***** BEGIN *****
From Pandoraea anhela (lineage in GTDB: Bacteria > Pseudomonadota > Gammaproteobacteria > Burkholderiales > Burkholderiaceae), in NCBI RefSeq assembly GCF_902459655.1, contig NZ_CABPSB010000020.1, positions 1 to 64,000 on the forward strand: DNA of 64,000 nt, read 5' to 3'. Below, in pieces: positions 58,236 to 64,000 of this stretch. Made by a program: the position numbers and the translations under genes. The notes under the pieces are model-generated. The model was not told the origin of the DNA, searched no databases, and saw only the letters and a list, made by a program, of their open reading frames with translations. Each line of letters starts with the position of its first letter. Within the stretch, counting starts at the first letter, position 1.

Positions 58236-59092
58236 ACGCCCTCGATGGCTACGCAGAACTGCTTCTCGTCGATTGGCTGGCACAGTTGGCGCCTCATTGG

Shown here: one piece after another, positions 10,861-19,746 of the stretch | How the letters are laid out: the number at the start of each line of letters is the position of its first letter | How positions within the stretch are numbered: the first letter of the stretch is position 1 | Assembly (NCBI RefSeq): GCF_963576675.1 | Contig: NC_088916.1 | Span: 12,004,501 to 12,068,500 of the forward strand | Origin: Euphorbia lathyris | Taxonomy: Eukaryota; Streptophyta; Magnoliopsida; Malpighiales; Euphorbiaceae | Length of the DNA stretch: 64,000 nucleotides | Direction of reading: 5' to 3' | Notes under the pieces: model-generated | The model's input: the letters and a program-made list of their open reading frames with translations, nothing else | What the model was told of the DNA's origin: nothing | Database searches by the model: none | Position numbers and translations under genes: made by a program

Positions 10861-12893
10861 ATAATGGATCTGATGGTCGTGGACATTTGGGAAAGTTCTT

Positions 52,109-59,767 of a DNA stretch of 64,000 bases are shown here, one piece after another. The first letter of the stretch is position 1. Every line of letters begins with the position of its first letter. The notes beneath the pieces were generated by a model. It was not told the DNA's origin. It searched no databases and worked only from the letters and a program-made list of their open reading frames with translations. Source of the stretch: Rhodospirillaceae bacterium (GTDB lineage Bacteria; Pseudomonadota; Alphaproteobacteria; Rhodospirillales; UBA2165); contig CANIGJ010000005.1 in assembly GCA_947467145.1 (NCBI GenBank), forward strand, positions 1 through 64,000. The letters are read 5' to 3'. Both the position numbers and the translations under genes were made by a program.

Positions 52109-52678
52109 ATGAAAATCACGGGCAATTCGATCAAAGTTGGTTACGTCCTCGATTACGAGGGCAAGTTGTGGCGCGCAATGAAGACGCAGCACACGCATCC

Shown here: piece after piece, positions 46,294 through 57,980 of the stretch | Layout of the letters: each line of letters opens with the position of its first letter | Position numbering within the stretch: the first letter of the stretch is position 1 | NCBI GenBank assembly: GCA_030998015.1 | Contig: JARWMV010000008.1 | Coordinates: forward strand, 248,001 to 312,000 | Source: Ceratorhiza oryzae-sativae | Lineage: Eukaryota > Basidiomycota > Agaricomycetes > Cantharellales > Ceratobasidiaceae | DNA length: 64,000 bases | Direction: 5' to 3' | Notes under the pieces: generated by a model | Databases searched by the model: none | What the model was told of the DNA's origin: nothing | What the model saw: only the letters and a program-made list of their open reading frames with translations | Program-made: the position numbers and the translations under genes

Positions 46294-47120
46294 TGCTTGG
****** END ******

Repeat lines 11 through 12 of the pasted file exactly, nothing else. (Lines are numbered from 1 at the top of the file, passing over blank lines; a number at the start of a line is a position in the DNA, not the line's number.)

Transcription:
Positions 46294-47120
46294 TGCTTGG